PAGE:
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Efficacy of a Short Role-Play Training on Breaking Bad News in the Emergency Department

  • Author(s): Servotte, Jean-Christophe
  • Bragard, Isabelle
  • Szyld, Demian
  • Van Ngoc, Pauline
  • Scholtes, Béatrice
  • Van Cauwenberghe, Isabelle
  • Donneau, Anne-Françoise
  • Dardenne, Nadia
  • Goosse, Manon
  • Pilote, Bruno
  • Guillaume, Michèle
  • Ghuysen, Alexandre
  • et al.

Introduction: Breaking bad news (BBN) in the emergency department (ED) represents a challenging and stressful situation for physicians. Many medical students and residents feel stressed and uncomfortable with such situations because of insufficient training. Our randomized controlled study aimed to assess the efficacy of a four-hour BBN simulation-based training on perceived self-efficacy, the BBN process, and communication skills.

Methods: Medical students and residents were randomized into a 160-hour ED clinical rotation without a formal BBN curriculum (control group [CG], n = 31) or a 156-hour ED clinical rotation and a four-hour BBN simulation-based training (training group [TG], n = 37). Both groups were assessed twice: once at the beginning of the rotation (pre-test) and again four weeks later. Assessments included a BBN evaluation via a simulation with two actors playing family members and the completion of a questionnaire on self-efficacy. Two blinded raters assessed the BBN process with the SPIKES (a delivery protocol for delivering bad news) competence form and communication skills with the modified BBN Assessment Schedule.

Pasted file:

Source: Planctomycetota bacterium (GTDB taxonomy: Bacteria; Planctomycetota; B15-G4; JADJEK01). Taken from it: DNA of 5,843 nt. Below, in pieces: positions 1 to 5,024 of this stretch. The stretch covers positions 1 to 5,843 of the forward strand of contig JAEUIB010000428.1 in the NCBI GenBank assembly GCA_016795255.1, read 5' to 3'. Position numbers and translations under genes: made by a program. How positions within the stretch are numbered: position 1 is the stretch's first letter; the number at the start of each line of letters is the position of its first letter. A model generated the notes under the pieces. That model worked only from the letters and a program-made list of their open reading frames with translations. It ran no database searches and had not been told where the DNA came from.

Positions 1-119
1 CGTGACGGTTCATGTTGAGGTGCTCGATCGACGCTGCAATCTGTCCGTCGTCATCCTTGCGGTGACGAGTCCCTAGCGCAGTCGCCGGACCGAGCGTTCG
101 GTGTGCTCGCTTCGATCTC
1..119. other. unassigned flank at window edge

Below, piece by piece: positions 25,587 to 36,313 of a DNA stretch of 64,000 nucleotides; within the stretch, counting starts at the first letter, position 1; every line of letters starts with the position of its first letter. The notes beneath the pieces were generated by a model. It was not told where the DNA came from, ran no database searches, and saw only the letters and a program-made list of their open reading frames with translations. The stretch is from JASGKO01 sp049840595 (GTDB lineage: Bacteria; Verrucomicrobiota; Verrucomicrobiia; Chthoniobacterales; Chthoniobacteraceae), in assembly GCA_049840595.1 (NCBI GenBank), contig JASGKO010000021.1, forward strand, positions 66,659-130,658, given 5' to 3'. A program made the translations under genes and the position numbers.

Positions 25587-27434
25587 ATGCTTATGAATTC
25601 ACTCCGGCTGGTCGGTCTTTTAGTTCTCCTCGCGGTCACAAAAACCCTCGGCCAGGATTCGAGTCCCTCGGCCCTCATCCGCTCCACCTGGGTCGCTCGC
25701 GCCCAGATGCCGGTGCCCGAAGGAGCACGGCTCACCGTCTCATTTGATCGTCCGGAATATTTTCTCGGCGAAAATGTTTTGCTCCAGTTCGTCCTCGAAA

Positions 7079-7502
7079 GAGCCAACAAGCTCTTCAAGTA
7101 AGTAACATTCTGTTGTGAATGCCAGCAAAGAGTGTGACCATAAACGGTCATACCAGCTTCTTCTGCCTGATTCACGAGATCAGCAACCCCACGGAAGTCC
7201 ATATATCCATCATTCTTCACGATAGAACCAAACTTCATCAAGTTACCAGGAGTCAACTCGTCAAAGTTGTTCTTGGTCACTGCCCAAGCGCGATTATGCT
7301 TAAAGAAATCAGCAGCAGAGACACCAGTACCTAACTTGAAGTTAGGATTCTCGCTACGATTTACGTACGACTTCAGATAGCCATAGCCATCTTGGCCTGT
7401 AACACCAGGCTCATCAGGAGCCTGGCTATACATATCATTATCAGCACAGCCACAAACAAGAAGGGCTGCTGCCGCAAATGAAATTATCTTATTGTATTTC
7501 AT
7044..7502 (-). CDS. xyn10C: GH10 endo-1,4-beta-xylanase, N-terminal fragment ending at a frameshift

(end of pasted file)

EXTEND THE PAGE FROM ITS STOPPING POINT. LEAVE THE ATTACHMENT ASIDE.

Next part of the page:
Results: Group-by-time effects adjusted by study year revealed a significant improvement in TG as compared with CG on self-efficacy (P < 0.001), the BBN process (P < 0.001), and communication skills (P < 0.001). TG showed a significant gain regarding the BBN process (+33.3%, P < 0.001). After the training, students with limited clinical experience prior to the rotation showed BBN performance skills equal to that of students in the CG who had greater clinical experience.

Conclusion: A short BBN simulation-based training can be added to standard clinical rotations. It has the potential to significantly improve self-efficacy, the BBN process, and communication skills.

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